ok - various expectances
not ok - /Users/chris/mess/current/t.rb:14 - that the universe is ok -
this only shows in error reports - RAISED: divided by 0

/Users/chris/mess/current/t.rb:15:in `/’

/Users/chris/mess/current/t.rb:15

/Users/chris/mess/current/t.rb:14

/Users/chris/mess/current/t.rb:13

% ruby t.rb | kn-agg
not ok - 6 tests, 1 failed (83.3333% succeeded)

The expect API is a rip-off from http://expectations.rubyforge.org/,
but simplified to its core:

% wc -l knock.rb kn-agg
61 knock.rb
10 kn-agg

Sources can be found at
http://github.com/chneukirchen/knock/tree/master

There are implementations for C, Ruby, sh/bash/zsh, and it is trivial
to implement in any language that supports “puts” in some way.


#11

Robert D. wrote:

Maybe, indeed I had the very strong intention to write Lab419 to make
my code Ruby1.9 and 1.8 compatible. Too much work? Not enough time? I
dunno, finally I got tired of it and wanted my closure based Verify to
work. This goes without pain in 1.9.
But I agree with what you say.

Here’s a snip of my Rakefile, tuned for TDD:

task :default do
sh ‘ruby186 test/assert2_rjs_suite.rb’
sh ‘ruby187 test/assert2_rjs_suite.rb’
sh ‘ruby190 test/assert2_rjs_suite.rb’
sh ‘ruby191 test/assert2_rjs_suite.rb’

sh ‘ruby186 test/rubynode_reflector_suite.rb’
sh ‘ruby187 test/rubynode_reflector_suite.rb’
sh ‘ruby190 test/ripper_reflector_suite.rb’
sh ‘ruby191 test/ripper_reflector_suite.rb’

sh ‘ruby186 test/assert2_suite.rb’
sh ‘ruby187 test/assert2_suite.rb’
sh ‘ruby190 test/assert2_suite.rb’
sh ‘ruby191 test/assert2_suite.rb’

I’m implying that, after every couple of edits, I run every test in
every Ruby.
This system works great to avoid the “Too much work? Not enough time?”
quandary.

Actually, it doesn’t. I lied. Most of those are commented out. I cannot
figure
out how to get my peesashit Ubuntu to install all of those at the same
time, and
I otherwise don’t want to give up on the package manager. Debian’s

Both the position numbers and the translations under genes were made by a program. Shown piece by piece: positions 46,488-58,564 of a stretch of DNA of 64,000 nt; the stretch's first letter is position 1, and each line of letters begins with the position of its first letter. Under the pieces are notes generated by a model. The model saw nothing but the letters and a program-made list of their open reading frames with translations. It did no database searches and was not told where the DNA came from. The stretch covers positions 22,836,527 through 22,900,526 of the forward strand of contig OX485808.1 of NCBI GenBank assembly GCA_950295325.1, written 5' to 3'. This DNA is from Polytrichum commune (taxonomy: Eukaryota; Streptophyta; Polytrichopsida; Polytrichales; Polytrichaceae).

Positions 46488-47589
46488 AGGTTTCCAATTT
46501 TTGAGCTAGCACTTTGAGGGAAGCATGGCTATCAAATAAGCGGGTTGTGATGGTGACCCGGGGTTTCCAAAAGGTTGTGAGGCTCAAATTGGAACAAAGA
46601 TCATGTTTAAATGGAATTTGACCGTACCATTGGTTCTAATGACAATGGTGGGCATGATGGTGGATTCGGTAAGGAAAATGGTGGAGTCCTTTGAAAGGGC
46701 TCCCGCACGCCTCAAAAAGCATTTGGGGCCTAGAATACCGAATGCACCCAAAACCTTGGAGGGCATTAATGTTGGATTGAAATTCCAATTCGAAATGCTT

packaging for
Ruby sure sucks, huh?


#12

Robert D. wrote:

This is a very valuable and helpful thing, but you still got lots of
work to do for making these tests pass if you are a closure maniac
like me :(.

in theory, if it hurts, do it more often. If I wrote all those tests and
code
after setting up the Rakefile to hammer several Ruby versions, then I
simply
don’t notice the overhead. If something breaks I fix it or revert and
try again.

You seem to think of adding the Ruby versions last…


#13

On Sat, Apr 4, 2009 at 2:49 PM, Phlip removed_email_address@domain.invalid wrote:

Robert D. wrote:

sh ‘ruby187 test/rubynode_reflector_suite.rb’
sh ‘ruby190 test/ripper_reflector_suite.rb’
sh ‘ruby191 test/ripper_reflector_suite.rb’

sh ‘ruby186 test/assert2_suite.rb’
sh ‘ruby187 test/assert2_suite.rb’
sh ‘ruby190 test/assert2_suite.rb’
sh ‘ruby191 test/assert2_suite.rb’

This is a very valuable and helpful thing, but you still got lots of
work to do for making these tests pass if you are a closure maniac
like me :(.
R.


#14

Jens W. wrote:

jens

Oh double flippin’ damn! That’s exactly what I had in mind. Ya just
gotta love this list. Ask and it shall be given, I may yet get religion.
Failing that…my pathetic code running wholly on Ruby 1.9, after which
I do lust.

Thank you Jens. You da man.

And thanks to all others for an entertaining thread (except Philip, that
“sneak preview of assert{ 2.0 } 0.4.8.” stiff is so far beyond me it was
easily this week’s personal low spot! However, knowing your intense
cleverness, I’m sure it is doing a number of far more rubyish souls a
ton of good. You’re a major force in the universe, as I’ve long known.)

t.

t.

Tom C., MS MA, LMHC - Private practice Psychotherapist
Bellingham, Washington, U.S.A: (360) 920-1226
<< removed_email_address@domain.invalid >> (email)
<< TomCloyd.com >> (website)
<< sleightmind.wordpress.com >> (mental health weblog)

#15

Not to be contentious, but you use both define_method and *_eval to
generate code. Unless I don’t know what that term means, I believe
you do use metaprogramming.

Though, I do have a question/concern/confusion/something. I
completely and utterly fail to see the point of these new closure
obsessed frameworks or tools. Nearly every bit of their functionality
could be wrapped up in a few simple helpers like this:

class Test::Unit::TestCase
alias old_assert assert

def assert(result = nil, &block)
result = block.call if block_given?
old_assert result
end
end

Unless I’m totally missing something? I realize it’s a different